Abercrombie Accused of Religious Discrimination and More: News Roundup

A former Abercrombie & Fitch employee is alleging that she was fired for refusing to remove her hijab (CBS). According to the young woman’s statement, she was originally hired under the agreement that her attire would fit the company’s colors, but a visiting manager asked the woman to remove the headscarf because it conflicted with the company’s “look policy” (San Mateo Daily News). She was sent home when she refused and subsequently fired when she reiterated that she would not come to work without her hijab. The woman says she is suing to bring awareness to the company’s discriminatory practices.

A man in Oregon was shot by his coworker this past week over a difference in religious belief, according to the victim’s mother. She says that the shooter was teased over his belief in the predicted rapture that failed to occur this past May and snapped, shooting her son in the shoulder, narrowly missing his spine.   (CBS)

Senator Mark Kirk (R) has asked the Federal Aviation Administration to investigate Delta’s developing partnership with Saudi Arabian Airlines for potential discriminatory policy or practice. Many are concerned that Delta flights run by the partner airline will not allow Jewish passengers to board. Delta says that they must abide by the laws of the destination country, but that the Government of Saudi Arabia does not deny visas to U.S. citizens based on their religion. There has been no mention of whether a passenger who owns a passport stamped in Israel would be cleared to board a Saudi Arabian bound flight. (The Hill)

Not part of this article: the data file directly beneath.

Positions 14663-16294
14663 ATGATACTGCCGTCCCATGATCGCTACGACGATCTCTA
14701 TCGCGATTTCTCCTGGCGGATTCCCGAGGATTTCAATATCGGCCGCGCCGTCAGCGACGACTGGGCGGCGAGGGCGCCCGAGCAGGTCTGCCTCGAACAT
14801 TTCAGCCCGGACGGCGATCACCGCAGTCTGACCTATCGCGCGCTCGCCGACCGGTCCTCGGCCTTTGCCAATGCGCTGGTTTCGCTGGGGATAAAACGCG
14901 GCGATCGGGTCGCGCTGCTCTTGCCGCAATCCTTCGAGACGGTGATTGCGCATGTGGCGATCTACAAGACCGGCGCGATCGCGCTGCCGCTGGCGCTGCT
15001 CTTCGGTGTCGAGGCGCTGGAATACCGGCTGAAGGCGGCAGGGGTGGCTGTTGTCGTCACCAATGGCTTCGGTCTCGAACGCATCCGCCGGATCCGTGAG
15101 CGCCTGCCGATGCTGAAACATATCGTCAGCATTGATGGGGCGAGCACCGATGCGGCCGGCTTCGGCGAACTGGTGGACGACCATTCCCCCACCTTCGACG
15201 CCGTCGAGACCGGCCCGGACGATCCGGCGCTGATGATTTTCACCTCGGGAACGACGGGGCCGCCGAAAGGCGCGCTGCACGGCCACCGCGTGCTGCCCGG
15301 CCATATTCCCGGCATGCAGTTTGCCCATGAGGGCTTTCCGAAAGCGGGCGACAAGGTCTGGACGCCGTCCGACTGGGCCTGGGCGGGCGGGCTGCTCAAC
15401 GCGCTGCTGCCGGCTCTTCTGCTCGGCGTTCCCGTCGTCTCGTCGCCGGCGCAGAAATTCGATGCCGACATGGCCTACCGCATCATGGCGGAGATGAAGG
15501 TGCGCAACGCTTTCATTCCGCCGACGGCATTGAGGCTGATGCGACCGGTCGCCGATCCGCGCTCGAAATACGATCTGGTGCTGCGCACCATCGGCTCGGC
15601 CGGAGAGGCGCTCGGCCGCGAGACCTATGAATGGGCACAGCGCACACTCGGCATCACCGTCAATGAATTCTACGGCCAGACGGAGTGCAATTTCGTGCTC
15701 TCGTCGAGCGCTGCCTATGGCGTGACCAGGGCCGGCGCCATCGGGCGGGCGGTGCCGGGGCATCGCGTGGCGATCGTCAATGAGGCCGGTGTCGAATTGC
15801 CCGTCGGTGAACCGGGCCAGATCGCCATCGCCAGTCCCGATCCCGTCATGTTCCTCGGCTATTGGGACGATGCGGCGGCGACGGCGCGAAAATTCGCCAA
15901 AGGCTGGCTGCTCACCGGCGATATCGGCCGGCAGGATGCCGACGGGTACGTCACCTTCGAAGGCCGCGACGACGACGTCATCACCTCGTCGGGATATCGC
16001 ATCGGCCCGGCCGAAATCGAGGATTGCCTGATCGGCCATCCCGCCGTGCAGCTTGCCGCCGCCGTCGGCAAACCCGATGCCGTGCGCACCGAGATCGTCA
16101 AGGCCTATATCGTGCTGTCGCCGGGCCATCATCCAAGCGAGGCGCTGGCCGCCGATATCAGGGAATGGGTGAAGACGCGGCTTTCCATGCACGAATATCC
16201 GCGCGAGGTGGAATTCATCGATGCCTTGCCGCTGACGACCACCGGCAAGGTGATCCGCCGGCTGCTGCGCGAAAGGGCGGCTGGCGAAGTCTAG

The female weightlifter noted in June 10’s news roundup has won the support of the International Weightlifting Federation (ABC).   They recently approved the use of a one piece unitard that adheres to the competitor’s religious tradition and enables judges to determine whether the athlete’s elbows are locked during a lift. This policy change will enable female competitors worldwide to adhere to their religious values while representing their country in the upcoming Olympics. In a related decision, the International Basketball Federation has decided to allow an Orthodox Jewish player to cover her arms during competitions in accordance with her religious beliefs (Huffington Post). Meanwhile, the Quebec Soccer Federation has adopted FIFA’s attire policy and banned any religious attire on the field. In separate incidents, a young Muslim referee and Sikh player were asked to leave the field for wearing a hijab and turban, respectively. (The Weekly Voice)

In other news: